Saturday 20th May 2017, 10:00am–4:00pm The Hoxton, Holborn, London WC1V 7BD
Earth Action will investigate the mental frameworks and cultural understandings that fuel ecological degradation, while looking at how we can shift our mindsets and change our behaviour, engaging in actions that bring positive changes to our relationships with ourselves and the world around us.
The day begins with a choice of three workshops: Kundalini Yoga, Meditation & Sound with Siri Sadhana Kaur, Art & Craftivism: A Heart for Your Sleeve with [Sarah Corbett](#sarah-corbett), or Vini Yoga: Movement and Breath with Miranda Taylor. After a delicious vegan lunch, we will hear from our four speakers.
Alex Evans, campaign director at Avaaz, will discuss how during this time of global crisis and transition we need new myths, new modes of understanding, to navigate our way to a better future. He advocates stories, rather than charts and facts, to animate and unite us so we may create the necessary changes we wish to see in the world.
Dr Iain McGilchrist will explain how the dominance of the left hemisphere over the right in our brain predisposes our society to perceive ourselves as separate from nature. He explores our reciprocal relationships to the natural world and each other, arguing for action that is grounded in empathy and interconnectedness (the domains of the right hemisphere).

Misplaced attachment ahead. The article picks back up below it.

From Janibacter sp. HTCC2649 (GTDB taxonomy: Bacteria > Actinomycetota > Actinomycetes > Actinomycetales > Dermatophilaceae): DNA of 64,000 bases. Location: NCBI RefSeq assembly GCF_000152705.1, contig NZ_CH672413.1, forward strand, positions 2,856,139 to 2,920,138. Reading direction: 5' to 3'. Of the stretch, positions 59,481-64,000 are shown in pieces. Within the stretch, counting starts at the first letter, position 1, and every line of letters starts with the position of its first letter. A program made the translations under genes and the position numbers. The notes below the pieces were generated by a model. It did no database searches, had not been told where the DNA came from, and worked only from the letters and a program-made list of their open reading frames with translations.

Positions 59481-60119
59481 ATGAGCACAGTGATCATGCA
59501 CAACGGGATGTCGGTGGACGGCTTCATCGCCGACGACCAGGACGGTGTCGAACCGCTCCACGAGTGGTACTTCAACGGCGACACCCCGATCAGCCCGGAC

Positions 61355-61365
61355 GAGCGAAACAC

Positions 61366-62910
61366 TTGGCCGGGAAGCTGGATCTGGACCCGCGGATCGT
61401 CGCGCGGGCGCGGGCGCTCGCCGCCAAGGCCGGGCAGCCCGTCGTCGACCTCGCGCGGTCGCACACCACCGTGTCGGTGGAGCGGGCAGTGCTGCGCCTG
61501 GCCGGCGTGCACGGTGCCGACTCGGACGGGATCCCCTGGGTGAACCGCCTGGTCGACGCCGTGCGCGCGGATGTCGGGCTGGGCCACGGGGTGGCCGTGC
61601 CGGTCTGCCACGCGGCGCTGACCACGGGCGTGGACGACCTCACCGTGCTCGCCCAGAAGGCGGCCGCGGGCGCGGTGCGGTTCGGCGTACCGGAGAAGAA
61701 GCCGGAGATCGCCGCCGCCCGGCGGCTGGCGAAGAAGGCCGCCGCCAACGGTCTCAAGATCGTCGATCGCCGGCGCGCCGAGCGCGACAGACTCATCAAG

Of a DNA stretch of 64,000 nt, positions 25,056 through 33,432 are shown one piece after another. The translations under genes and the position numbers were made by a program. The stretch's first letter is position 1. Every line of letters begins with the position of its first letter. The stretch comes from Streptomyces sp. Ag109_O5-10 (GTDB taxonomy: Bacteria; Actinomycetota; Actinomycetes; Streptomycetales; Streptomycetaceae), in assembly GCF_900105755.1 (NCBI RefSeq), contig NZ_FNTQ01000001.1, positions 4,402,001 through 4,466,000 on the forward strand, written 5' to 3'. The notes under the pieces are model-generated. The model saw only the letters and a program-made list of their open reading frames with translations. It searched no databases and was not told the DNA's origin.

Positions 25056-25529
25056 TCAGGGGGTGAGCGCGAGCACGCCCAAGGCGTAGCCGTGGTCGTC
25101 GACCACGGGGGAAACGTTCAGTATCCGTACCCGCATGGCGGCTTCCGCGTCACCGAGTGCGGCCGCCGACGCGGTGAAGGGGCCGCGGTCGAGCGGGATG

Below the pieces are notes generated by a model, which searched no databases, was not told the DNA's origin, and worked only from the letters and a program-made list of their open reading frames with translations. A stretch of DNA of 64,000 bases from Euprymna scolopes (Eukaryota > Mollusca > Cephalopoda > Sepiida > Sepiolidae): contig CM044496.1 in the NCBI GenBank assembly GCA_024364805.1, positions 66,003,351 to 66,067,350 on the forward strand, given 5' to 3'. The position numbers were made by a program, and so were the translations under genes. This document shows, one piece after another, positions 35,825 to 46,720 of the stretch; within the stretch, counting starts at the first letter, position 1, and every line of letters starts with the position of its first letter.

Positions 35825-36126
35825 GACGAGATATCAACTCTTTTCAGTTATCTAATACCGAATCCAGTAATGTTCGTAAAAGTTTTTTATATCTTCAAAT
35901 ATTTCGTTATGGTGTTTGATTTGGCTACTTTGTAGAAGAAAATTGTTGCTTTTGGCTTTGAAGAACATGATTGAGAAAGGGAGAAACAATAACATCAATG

Damien Short will investigate Extreme Energy and the Genocide-Ecocide Nexus, asking: What are the main drivers of genocide and ecocide in the world today? How can we avoid being indirect perpetrators?
Our final speaker is [Sarah Corbett](#sarah-corbett), founder of the Craftivist Collective and also hosting a morning workshop, who expands the notion of conventional activism and opens up ways for people to take action in ways that are more creative, gentle and targeted.
1045 Doors Open & Welcome
1100 Workshops start:
Kundalini Yoga, Meditation & Sound with Siri Sadhana Kaur / Viniyoga: Movement & Breath with Miranda Taylor / Craftivism: A Heart For Your Sleeve with Sarah Corbett
1230 Lunch in the kitchen
1330 Talks start:
1330 Alex Evans, The Myth Gap: Finding New Myths for Renewal and Restoration
1410 Iain McGilchrist, The Divided Brain and Human Behaviour
1515 Damien Short, Extreme Energy and the Genocide-Ecocide Nexus
1555 Sarah Corbett, Craftivism: The Art of Gentle Protest
1630 Event Ends
Once upon a time our society was rich in stories. They united us and helped us to understand the world and ourselves. We called them myths. - Alex Evans
Today, we have a myth gap. Does that matter? Alex Evans argues persuasively that it does. In this time of global crisis and transition – of mass migration, inequality, resource scarcity and climate change – it is only by finding new myths, those that speak to us of renewal and restoration, that we will navigate our way to a better future. It is stories, rather than facts and pie-charts, that have the power to animate us and bring us together to change the world.
Drawing on his first-hand experience as a political adviser within British government and at the United Nations, and examining the history of climate-change campaigning and recent contests such as Brexit and the US presidential election, Alex Evans explores how tomorrow’s activists are using narratives for change, how modern stories have been used and abused, and where we might find the right myths to take us forward.
Kundalini Yoga, Sound & Meditation - Siri Sadhana Kaur
Siri will lead a transformational Kundalini Yoga Workshop accompanied by gong and guitar. Participants will be taken on a spiritual journey through Sound, Breath and Body to find flexibility, clarity and develop vital tools that help deal with everyday stresses. Siri’s workshop will stretch and challenge the mind, body and spirit, enabling inner strength, balance and relaxation.